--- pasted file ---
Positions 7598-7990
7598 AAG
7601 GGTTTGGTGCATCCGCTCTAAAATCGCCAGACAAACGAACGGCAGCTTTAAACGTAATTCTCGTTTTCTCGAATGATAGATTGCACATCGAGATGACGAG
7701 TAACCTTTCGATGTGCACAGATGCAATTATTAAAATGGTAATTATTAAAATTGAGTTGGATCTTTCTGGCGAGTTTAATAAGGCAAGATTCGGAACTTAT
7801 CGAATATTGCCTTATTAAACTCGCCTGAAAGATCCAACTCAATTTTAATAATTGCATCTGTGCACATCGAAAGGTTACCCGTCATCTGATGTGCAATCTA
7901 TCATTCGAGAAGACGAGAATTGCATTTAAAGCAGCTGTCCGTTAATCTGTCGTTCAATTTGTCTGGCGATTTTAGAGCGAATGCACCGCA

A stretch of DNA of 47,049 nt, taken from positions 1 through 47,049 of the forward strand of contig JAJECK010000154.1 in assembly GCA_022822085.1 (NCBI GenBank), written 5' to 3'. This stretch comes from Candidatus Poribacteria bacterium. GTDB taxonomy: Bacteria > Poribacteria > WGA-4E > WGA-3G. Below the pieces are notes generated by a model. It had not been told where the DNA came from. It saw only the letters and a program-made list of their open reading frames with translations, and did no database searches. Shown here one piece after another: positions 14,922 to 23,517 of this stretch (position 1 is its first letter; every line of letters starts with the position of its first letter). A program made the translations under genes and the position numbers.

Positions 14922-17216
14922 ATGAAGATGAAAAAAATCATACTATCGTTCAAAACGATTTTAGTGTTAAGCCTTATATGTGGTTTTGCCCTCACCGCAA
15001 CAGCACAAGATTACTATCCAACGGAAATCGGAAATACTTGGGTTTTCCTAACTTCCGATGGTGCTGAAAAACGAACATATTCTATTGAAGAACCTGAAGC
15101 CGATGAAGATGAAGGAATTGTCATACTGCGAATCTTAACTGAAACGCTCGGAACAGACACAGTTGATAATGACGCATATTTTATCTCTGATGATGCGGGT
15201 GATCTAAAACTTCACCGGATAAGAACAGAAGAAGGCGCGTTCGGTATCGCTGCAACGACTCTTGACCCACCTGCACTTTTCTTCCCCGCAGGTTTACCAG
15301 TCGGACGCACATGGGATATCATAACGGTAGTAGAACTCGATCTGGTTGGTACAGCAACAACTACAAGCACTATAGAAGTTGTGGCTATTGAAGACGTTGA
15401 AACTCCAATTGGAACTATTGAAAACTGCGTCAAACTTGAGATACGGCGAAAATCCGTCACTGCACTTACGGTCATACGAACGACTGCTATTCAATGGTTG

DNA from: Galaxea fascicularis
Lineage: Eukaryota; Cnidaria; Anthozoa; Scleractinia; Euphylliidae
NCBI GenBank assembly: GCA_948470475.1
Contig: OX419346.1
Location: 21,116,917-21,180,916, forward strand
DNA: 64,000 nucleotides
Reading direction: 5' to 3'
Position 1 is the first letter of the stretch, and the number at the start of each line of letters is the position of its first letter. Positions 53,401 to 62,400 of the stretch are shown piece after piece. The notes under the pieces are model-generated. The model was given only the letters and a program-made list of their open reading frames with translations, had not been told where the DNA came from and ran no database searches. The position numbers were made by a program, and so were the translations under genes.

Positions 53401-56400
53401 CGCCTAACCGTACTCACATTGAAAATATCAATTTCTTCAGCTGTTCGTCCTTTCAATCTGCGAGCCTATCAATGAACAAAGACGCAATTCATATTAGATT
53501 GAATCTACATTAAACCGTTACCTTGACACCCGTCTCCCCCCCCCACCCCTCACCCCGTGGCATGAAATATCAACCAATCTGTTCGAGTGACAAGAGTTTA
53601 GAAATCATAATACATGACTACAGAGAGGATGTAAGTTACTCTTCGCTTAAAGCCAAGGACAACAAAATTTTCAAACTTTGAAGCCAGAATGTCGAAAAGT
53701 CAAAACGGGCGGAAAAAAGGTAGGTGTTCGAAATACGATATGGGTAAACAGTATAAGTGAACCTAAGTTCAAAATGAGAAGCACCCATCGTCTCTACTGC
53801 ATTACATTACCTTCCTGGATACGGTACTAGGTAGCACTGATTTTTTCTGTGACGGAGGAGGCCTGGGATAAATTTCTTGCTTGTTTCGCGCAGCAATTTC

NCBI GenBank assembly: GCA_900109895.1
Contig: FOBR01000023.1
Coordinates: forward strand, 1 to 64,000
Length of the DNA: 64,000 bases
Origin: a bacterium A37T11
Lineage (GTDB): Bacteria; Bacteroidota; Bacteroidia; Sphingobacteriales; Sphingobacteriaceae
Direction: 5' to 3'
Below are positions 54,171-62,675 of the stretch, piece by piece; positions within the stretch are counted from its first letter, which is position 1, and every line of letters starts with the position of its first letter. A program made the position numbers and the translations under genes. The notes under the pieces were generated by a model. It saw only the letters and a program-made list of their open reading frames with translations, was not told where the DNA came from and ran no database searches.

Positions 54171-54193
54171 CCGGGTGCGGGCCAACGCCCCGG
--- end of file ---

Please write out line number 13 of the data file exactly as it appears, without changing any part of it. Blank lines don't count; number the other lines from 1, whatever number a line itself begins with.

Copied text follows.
15301 TCGGACGCACATGGGATATCATAACGGTAGTAGAACTCGATCTGGTTGGTACAGCAACAACTACAAGCACTATAGAAGTTGTGGCTATTGAAGACGTTGA